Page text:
After getting my car, it took about an hour to get home. My wife shoveled out just enough of the driveway to get two cars in and that was good enough for our needs. I walked in my house exhausted from the day's events but too wired to fall asleep right away. I was lying awake thankful that my father was doing better and proud that my wife handled the difficult situation of the 'snowstorm of the century' by herself. For the first time in at least a week, I was able to sleep knowing that everything is allright.

I want to wish everyone a very Merry Christmas, Happy Holidays and I hope you all have a great 2010. I anticipate many changes for me in the decade to come but let's take it one year at a time. Peace to all and I look forward to writing more in the coming year.

Monday, December 14, 2009

2009--A Year in Review

At the end of each year, it is a time of reflection of what we have done. Below are some of the highlights of my 2009. I'm not quite done for the year as I hope to post once more before Christmas. But, if I don't, I hope everyone has a wonderful holiday season and best wishes for the New Year of 2010. Happy Holidays!!!!!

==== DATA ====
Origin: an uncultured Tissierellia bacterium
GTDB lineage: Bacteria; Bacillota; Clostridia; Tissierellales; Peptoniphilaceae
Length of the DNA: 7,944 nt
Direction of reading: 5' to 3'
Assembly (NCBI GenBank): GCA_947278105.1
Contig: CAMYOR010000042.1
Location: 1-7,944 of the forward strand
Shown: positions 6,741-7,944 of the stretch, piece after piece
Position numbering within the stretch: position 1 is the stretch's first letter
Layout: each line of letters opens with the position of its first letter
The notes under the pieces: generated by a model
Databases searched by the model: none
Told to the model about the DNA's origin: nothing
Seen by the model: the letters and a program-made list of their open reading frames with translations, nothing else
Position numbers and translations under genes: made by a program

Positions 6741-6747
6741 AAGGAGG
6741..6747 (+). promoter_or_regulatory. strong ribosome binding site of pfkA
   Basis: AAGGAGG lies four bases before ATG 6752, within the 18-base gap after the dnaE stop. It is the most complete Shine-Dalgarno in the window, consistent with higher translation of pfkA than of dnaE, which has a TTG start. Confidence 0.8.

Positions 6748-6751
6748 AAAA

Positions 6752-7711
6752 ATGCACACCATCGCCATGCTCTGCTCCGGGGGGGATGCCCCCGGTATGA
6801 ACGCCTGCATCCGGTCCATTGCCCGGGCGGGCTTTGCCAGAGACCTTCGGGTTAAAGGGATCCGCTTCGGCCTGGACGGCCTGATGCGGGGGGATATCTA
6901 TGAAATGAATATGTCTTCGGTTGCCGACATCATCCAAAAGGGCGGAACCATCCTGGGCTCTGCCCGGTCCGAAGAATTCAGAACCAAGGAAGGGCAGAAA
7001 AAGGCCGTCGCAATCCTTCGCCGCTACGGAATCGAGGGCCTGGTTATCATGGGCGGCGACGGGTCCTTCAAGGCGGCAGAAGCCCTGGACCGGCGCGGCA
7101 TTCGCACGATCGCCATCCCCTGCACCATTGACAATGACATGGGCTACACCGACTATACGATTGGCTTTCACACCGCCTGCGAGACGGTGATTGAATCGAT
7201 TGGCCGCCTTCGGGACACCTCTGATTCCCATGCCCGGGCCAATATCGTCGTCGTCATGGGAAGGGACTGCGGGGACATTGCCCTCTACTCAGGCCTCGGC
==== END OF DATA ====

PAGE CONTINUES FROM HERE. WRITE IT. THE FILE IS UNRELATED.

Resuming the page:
Overall: Wow! What a year it has been. I wanted this to be a different year for me as I celebrated my 50th birthday last May. I participated in 14 races in 5 different states and 3 different countries. I ran in 8 different states (PA, FL, MA, IL, NV, CA, NJ, KS) either in a race or just for fun. This time last year, I thought I was going to do 2 marathons in 2009. I did 2 half-marathons instead. (Philadelphia and Nova Scotia) I ran my first international race in June (England) and then another one in October (Canada). I participated in my first triathlon. I ran, essentially, injury-free. (Yes, I had the flu in June. But, that wasn't due to running.) And, my friend George and I drove from Philadelphia to Kansas City, watching a baseball game in the cities of Pittsburgh, Cleveland, Cincinnati, Chicago, St. Louis, and Kansas City. This year will be one for the ages.

Best Race: When Steve (Runner) and I started the Valley Harvest Half marathon together and after the first mile and he said to me, 'this is a slow pace?', I knew I had him that day. It's not often I can brag and say I beat Steve in any race. As a matter of fact, only a month later I lost to him in the Whiten 5 mile race on Thanksgiving. But, on that day in a land far, far away from home, I was in peak enough shape on a course that described itself as having 'rolling hills' (if you consider a one mile incline a rolling hill), to notch another victory in our friendly rivalry. I had run a half marathon only a few weeks before this race and took those lessons learned into this race. It was fun to rub it in to Steve that a 50 year old broken down man could still beat him once in awhile.